Chilliwack native Jamison Dick of Teen Daze is coming home to headline Where the Forest Songs Are music festival being held at Island 22 on Saturday.

Chilliwack native Jamison Dick of Teen Daze is coming home to headline Where the Forest Songs Are music festival being held at Island 22 on Saturday.

Musician comes home to play Chilliwack music festival

This year's Where the Forest Songs Are music festival features Chilliwack's own Jamison Dick of Teen Daze.

Jamison Dick is used to selling out shows in major metropolis’, but at home, in Chilliwack he’s lucky if he gets a few dozen.

In a way, he likes it that way.

“It’s really nice to have home be home, to not have to be working all the time,” he said. “And I love playing a small room, talking to people individually after a show, reaching my audience on a more intimate level.”

Dick, 27, is headlining this weekend’s Where the Forest Songs Are music festival on Island 22 with his one-man electro-pop band Teen Daze.

Dick, who lived in Rosedale until he was 13 before moving to Manitoba, and then returning again in his early 20s, has been growing an impressive fan base in the United States and across Europe.

His band’s Facebook page has over 21,000 followers, and when he plays shows in places like New York City, San Francisco, Stockholm, Sweden, he has large crowds clamoring to see him.

All by happenstance.

When Dick started college, music was an easy outlet for procrastination from his studies.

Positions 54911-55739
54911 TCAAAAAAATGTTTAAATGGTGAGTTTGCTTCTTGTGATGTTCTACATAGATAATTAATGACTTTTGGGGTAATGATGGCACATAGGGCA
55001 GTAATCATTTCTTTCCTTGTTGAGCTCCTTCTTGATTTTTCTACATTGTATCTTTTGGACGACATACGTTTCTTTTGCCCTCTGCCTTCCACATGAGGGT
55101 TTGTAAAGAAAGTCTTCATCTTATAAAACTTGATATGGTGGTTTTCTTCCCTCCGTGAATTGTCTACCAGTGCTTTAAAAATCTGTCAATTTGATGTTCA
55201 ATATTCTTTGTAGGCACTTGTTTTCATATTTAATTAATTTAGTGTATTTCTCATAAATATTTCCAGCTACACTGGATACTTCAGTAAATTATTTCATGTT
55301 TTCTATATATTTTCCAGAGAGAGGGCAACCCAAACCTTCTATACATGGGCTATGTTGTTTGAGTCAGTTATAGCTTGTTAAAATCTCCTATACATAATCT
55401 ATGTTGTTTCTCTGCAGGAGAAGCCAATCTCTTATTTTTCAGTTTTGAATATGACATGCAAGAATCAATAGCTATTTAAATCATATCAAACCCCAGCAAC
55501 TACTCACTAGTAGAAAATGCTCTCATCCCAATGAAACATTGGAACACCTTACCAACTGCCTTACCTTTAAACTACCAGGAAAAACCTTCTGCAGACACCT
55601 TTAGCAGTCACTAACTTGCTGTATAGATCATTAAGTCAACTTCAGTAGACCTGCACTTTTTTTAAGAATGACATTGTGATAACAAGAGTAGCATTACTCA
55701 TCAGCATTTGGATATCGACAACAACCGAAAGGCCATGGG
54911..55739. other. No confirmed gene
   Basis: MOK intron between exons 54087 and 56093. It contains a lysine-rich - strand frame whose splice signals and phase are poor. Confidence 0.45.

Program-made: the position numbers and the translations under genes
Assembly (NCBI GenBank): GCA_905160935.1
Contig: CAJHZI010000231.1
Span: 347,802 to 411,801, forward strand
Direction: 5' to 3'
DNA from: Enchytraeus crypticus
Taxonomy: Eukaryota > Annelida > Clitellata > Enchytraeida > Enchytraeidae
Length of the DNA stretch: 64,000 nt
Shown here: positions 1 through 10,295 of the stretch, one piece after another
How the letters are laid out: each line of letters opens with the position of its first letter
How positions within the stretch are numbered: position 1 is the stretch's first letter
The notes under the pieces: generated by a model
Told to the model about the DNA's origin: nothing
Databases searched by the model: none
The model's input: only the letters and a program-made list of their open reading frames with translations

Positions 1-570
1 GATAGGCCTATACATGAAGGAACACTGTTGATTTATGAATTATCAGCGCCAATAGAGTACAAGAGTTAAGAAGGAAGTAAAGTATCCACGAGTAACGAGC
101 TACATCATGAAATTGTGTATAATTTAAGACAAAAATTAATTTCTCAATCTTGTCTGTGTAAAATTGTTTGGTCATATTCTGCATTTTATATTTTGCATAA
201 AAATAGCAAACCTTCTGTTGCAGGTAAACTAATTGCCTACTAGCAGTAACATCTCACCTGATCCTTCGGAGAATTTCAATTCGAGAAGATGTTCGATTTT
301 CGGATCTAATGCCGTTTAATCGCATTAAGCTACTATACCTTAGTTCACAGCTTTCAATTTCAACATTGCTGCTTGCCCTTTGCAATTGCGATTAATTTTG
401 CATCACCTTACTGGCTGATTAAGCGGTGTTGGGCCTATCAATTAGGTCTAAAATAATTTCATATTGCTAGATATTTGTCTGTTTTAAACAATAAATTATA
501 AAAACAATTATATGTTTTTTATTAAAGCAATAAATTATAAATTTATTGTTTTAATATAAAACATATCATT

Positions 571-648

He played in bands, dabbled in home recording, set up a small studio in his apartment and made music for his friends. It was just a hobby.

But when he uploaded his songs online, within one month he was fielding email inquiries from different management companies.

“It was a matter of being in the right place at the right time,” he said.

“My music isn’t mainstream, it’s more niche, it attracts a crowd that’s more invested in discovering new bands, new music. And I think places like New York, Los Angeles, San Francisco have more of a scene that’s interested in the type of music I do.”

Dick describes his music as being rooted in pop, but more rough around the edges than mainstream pop music. Being a one-man show, he samples his songs with various electronics.

“Every show is different and unique,” he said. “It depends on the crowd, if they’re energetic, I’ll play more upbeat dance music, but if they’re more low-key, chill, relaxed, I’ll accommodate them too.”

This will be the second time Dick has played the Chilliwack festival.

“Getting to share this, what I do, with the people in my life, it’s an amazing feeling,” he said.

Where the Forest Songs Are is an all-ages show featuring several young, up-and-coming bands. The festival is on Saturday, Sept. 7 from 4 p.m. to 10 p.m.

Tickets are $20 or a family for $45. Children 12 and under are free.

For more information visit the website

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